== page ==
Tom Hanks and Steven Spielberg on ‘Indiana Jones 5,’ Saving ‘Forrest Gump,’ and Their Movies They Don't Hate Watching


Steven Spielberg and Tom Hanks (Photo by Kevin Mazur/Getty Images)

Steven Spielberg is keen to make Indiana Jones 5 — even if it puts Tom Hanks and Harrison Ford in competition for “actor who’s made the most Spielberg movies.” In an exclusive conversation about their new film Bridge of Spies, director Spielberg and star Hanks shared stories about the movies they’ve made and speculated about their next collaboration.

“We’ve gotta figure this out because now, Tom is tied with Harrison Ford: Harrison and I did four movies, Tom and I have done four movies,” Spielberg explained. “Now I’ll probably do an Indy 5 with Harrison, [so] it’ll be five for Harrison, four for Tom.”

Fortunately for Hanks, Spielberg has plans to reconcile this imbalance. After the next Indiana Jones, he said, “I’ve got to make another one with Tom, that’ll be five for Tom, five for Harrison. And I think I’m going to leapfrog that way for the rest of my career. With Daniel Day-Lewis in everything else!”

Plans for Indiana Jones 5 were confirmed by producer Kathleen Kennedy in May, though she specified there was no timeline and “we haven’t started working on a script yet.” Spielberg’s quote suggests that both he and Harrison Ford are on board for the sequel, though neither has officially said as much.

Here are some more highlights from Hanks and Spielberg’s conversation with Yahoo Movies.

If each were forced to watch one of their own movies, they’d choose That Thing You Do and Raiders of the Lost Ark, respectively. (But they’d rather not.)
“The only movie of [mine] that I can watch over and over again is That Thing You Do, because I wrote it,” Hanks said of his 1996 comedy about a ‘60s pop band. For Hanks (who also directed), it was a positive working experience, with a great cast, “infectiously fabulous” music, and a final product that “came out the way I imagined.” His fourth child was also born during the making of the film, which adds to the happy memories.

But for the most part, Hanks hates watching his own movies. “The problem with these movies that you’re in, is they never change,” he told the audience. “Once you see them, it’s not like they’re longer or better, or there’s a better angle of you — they’re locked in stone, and if you hate any moment of it, you hate it for the rest of eternity. I leave the room sometimes when they come on.”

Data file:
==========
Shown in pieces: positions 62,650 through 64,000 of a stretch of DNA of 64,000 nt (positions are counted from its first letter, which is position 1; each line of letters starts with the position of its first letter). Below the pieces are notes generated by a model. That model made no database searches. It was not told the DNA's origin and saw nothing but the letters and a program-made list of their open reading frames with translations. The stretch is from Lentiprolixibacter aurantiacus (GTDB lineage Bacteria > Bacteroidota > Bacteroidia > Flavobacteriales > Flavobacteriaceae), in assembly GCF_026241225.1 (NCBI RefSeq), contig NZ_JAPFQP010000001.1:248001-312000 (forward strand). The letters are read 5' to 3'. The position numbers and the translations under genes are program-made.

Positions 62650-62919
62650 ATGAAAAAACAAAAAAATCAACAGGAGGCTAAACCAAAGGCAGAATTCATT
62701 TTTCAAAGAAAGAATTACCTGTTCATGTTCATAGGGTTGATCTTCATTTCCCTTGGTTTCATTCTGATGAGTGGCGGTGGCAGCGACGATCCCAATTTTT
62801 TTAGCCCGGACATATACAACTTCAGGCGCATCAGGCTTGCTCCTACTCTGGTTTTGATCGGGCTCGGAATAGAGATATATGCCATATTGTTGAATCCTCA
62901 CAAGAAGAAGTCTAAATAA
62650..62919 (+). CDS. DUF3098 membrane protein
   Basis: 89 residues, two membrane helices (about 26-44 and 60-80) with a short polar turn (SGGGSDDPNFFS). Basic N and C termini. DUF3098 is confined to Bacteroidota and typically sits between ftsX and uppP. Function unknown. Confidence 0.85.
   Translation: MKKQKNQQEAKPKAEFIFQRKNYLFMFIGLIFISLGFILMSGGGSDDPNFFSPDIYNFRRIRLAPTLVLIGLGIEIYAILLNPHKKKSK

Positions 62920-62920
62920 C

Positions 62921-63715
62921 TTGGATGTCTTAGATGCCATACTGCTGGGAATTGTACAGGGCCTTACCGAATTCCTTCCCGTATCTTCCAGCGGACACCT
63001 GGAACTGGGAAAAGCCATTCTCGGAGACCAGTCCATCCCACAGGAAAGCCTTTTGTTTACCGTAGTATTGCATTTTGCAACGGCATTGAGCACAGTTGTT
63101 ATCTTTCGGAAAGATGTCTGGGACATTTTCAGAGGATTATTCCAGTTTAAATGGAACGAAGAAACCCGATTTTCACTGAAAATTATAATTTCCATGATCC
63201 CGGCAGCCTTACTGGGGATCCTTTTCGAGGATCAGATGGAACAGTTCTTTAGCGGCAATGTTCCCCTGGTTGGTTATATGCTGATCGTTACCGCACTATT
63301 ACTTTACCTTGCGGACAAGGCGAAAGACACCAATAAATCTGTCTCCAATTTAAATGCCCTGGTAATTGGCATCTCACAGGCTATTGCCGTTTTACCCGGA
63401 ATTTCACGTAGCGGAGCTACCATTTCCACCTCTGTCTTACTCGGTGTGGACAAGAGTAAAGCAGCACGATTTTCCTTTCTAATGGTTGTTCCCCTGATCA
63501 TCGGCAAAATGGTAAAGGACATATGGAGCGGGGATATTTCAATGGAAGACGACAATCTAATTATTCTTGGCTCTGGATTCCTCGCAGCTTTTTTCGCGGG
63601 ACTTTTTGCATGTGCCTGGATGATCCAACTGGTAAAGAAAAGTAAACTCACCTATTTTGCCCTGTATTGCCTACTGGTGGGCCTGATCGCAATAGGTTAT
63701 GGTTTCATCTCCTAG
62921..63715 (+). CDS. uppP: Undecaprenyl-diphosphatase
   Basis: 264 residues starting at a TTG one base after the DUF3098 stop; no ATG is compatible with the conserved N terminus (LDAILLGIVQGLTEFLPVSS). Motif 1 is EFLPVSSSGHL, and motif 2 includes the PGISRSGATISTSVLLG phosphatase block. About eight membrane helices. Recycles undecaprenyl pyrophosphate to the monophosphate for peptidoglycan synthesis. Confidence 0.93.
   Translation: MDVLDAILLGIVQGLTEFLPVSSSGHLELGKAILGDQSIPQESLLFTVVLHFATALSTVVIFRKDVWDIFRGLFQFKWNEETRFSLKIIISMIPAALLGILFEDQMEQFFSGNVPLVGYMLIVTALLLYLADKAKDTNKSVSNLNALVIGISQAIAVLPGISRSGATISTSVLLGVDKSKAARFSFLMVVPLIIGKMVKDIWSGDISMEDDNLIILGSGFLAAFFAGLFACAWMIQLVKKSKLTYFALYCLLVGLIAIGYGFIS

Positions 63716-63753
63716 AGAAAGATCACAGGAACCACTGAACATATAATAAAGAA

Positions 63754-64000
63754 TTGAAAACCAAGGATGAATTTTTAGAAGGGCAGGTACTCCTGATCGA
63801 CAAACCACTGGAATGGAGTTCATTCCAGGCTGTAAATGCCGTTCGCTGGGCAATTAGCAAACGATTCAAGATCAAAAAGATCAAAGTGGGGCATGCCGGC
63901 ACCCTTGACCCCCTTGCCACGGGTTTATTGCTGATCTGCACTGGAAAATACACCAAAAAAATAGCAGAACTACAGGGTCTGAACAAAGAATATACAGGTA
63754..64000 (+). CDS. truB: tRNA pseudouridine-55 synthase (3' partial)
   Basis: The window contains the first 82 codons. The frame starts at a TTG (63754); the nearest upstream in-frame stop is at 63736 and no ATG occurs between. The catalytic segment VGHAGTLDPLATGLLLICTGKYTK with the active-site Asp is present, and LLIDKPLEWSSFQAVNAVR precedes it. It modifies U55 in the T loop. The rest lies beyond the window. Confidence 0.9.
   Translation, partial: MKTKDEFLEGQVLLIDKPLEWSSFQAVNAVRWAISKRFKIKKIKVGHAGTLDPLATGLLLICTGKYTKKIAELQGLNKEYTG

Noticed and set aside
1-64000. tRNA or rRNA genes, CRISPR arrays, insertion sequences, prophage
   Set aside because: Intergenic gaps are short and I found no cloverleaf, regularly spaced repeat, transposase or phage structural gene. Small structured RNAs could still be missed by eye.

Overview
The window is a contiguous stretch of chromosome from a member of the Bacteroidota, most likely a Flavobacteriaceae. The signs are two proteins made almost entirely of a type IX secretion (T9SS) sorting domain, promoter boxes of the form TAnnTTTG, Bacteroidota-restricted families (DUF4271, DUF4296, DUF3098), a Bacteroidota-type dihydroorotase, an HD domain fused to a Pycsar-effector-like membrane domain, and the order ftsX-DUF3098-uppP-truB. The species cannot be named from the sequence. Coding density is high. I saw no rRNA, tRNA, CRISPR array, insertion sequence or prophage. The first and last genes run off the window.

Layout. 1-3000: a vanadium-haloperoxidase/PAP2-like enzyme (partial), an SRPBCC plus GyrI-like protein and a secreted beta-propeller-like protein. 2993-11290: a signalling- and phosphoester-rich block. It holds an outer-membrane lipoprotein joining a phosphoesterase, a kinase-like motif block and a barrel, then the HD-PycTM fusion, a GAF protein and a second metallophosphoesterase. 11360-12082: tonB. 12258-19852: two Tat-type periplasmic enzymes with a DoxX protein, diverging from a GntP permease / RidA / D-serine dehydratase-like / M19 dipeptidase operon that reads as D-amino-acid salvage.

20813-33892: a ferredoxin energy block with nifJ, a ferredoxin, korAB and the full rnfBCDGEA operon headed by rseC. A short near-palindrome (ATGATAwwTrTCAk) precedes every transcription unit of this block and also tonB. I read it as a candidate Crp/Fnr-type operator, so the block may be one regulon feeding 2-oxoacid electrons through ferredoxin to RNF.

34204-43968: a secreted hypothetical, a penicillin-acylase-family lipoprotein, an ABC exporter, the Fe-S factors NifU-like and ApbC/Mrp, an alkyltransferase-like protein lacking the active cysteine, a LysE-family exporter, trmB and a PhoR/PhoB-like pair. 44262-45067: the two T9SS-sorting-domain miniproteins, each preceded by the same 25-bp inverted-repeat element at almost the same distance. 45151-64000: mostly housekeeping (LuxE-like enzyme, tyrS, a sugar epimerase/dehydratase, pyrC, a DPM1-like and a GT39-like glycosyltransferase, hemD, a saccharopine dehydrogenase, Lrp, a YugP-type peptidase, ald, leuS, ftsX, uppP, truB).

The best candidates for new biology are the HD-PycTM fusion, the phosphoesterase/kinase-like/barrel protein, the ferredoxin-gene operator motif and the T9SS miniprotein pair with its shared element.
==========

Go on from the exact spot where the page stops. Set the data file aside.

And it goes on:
Spielberg concurred, with one exception. “I have trouble watching my movies, except I can watch them when I’m showing them to my kids for the first time,” he said. “Like, I won’t watch E.T. by myself, but I’ve shown E.T. to every one of my seven children at the appropriate age, and I’ve enjoyed watching a movie like that that I made through their eyes, because I see it in a different way every time.” That said, if he had to watch one of his movies alone, Spielberg would go with Raiders of the Lost Ark.

Unlike certain other filmmakers, Spielberg doesn’t mind watching video on his phone.
“My generation didn’t have that,” Spielberg said of streaming media. “We had TV and movies, that was it. But my kids, and myself, we have so many opportunities to see what so many people are thinking about the world and how they see the world and how they’re expressing it. So this is one of the most golden times I think we’ve ever experienced.”

Tom Hanks’ hair is white because of his next role.
Hanks explained to the crowd that he dyed his hair for the title role in Clint Eastwood’s Sully, the story of heroic US Airlines pilot Chesley “Sully” Sullenberger. “It’s very hard to dye my hair white, it turns out,” Hanks revealed. “It took a lot of time and eventually they had to stop doing it, because it was white enough, and the lady at the salon said, ‘Your scalp can’t take any more of this.’”

Tom Hanks saved Forrest Gump by personally financing one famous scene.
“The studio was one day away from pulling the plug on this one movie I was going to make, and the director came to my house and said, ‘Look, this is going to fall apart because they won’t give us the budget for shooting this one sequence, and we’ve got to have this sequence,’” Hanks recalled. Director Robert Zemeckis proposed that he and Hanks split the cost of shooting that sequence, so that the studio would allow them to make the film they envisioned. “I said, ‘All right.’ And the sequence was Forrest running across the country,” Hanks revealed. “And we were 48 hours away from it being shut down. So I’m glad that worked out.”